Winter is a time for bald eagle watching. In the Skagit Valley during the peak viewing season — mid-December to late January — you might be able to see as many as 100 eagles just from Highway 20.
During this period, eagle counts are done by North Cascades National Park staff and Mt. Baker-Snoqualmie National Forest staff from Newhalem to Sedro-Woolley, and the findings are posted online.
One of our followers, Henry Skorny, sent along photos from an eagle-counting trip he made from Newhalem to Marblemount on Jan. 21-22. Check them out!
Henry counted roughly 20 eagles on the river during his trip — eagle numbers begin to dwindle in January as they move on to new feeding areas. Henry said he also observed several juvenile eagles.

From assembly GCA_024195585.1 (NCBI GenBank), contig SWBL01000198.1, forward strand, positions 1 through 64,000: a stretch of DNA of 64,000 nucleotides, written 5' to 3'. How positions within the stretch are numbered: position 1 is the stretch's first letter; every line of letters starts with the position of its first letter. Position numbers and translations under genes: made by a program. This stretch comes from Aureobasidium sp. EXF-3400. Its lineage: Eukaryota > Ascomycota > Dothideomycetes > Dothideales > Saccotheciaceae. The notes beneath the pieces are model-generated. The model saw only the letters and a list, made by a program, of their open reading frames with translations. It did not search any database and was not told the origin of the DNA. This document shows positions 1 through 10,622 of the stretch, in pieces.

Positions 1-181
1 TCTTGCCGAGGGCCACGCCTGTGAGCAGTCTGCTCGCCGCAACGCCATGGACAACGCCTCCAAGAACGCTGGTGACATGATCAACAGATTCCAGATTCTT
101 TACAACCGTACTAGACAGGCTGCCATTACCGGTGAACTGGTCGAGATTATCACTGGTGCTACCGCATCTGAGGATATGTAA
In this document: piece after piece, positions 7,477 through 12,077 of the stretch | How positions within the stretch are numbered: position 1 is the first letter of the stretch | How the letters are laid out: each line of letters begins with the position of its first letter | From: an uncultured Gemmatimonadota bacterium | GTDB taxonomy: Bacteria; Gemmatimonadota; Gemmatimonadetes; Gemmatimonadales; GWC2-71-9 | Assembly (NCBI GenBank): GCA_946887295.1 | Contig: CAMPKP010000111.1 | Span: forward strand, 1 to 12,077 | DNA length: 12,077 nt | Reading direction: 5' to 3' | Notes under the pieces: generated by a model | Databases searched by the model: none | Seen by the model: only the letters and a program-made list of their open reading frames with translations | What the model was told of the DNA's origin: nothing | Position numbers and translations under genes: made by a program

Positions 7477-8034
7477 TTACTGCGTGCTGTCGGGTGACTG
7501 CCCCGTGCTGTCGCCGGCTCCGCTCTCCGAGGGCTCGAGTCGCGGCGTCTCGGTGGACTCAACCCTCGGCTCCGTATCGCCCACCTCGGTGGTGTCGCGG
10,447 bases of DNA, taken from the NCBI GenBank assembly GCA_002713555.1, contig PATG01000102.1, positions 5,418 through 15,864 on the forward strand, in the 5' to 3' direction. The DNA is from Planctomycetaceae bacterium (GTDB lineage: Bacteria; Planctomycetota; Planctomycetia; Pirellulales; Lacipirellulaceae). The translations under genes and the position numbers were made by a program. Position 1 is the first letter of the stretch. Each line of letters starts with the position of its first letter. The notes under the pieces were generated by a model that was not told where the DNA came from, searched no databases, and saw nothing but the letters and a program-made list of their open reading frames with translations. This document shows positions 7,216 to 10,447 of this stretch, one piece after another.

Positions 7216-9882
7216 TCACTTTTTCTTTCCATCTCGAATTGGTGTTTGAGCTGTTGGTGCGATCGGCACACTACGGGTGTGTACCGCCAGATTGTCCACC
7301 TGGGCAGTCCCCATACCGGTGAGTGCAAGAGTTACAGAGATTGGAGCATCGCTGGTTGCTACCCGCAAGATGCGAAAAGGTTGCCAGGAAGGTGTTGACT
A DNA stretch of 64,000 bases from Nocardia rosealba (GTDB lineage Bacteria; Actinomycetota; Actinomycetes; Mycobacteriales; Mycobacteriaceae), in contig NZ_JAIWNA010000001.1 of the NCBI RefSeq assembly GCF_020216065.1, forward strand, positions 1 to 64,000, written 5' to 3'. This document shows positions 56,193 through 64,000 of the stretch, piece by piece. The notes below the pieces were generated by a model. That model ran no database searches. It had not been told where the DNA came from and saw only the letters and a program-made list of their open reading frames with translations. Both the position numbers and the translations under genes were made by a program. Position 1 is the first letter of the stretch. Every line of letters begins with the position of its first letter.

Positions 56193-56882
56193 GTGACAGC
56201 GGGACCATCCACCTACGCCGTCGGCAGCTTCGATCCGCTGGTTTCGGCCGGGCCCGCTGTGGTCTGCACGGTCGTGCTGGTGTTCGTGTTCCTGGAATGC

In 1976, The Nature Conservancy and the Washington Department of Fish and Wildlife created the Skagit River Bald Eagle Natural Area. In winter, bald eagles now gather in the area by the hundreds to feed on returning salmon, inspiring a popular annual festival in Arlington. Seattle City Light and Skagit Land Trust are also important partners in protecting this area.
This project includes another six landowning partners and has preserved more than 9,000 acres of eagle habitat, including more than 10 miles of river and thousands of acres of forests.
This year presented a special opportunity as part of the festival to go to Nature Conservancy property on Port Susan Bay on Feb. 4 to observe eagles and other birds, such as snow geese. The Skagit Audobon arranged for volunteers on a dike along the bay to help non-birders find birds.
Ian Terry of The Everett Herald was along on this trip and captured photos.
Do you have any bald eagle photos of your own to share? They don't have to be from this year! Submit them in the form below and check back to see submissions we receive.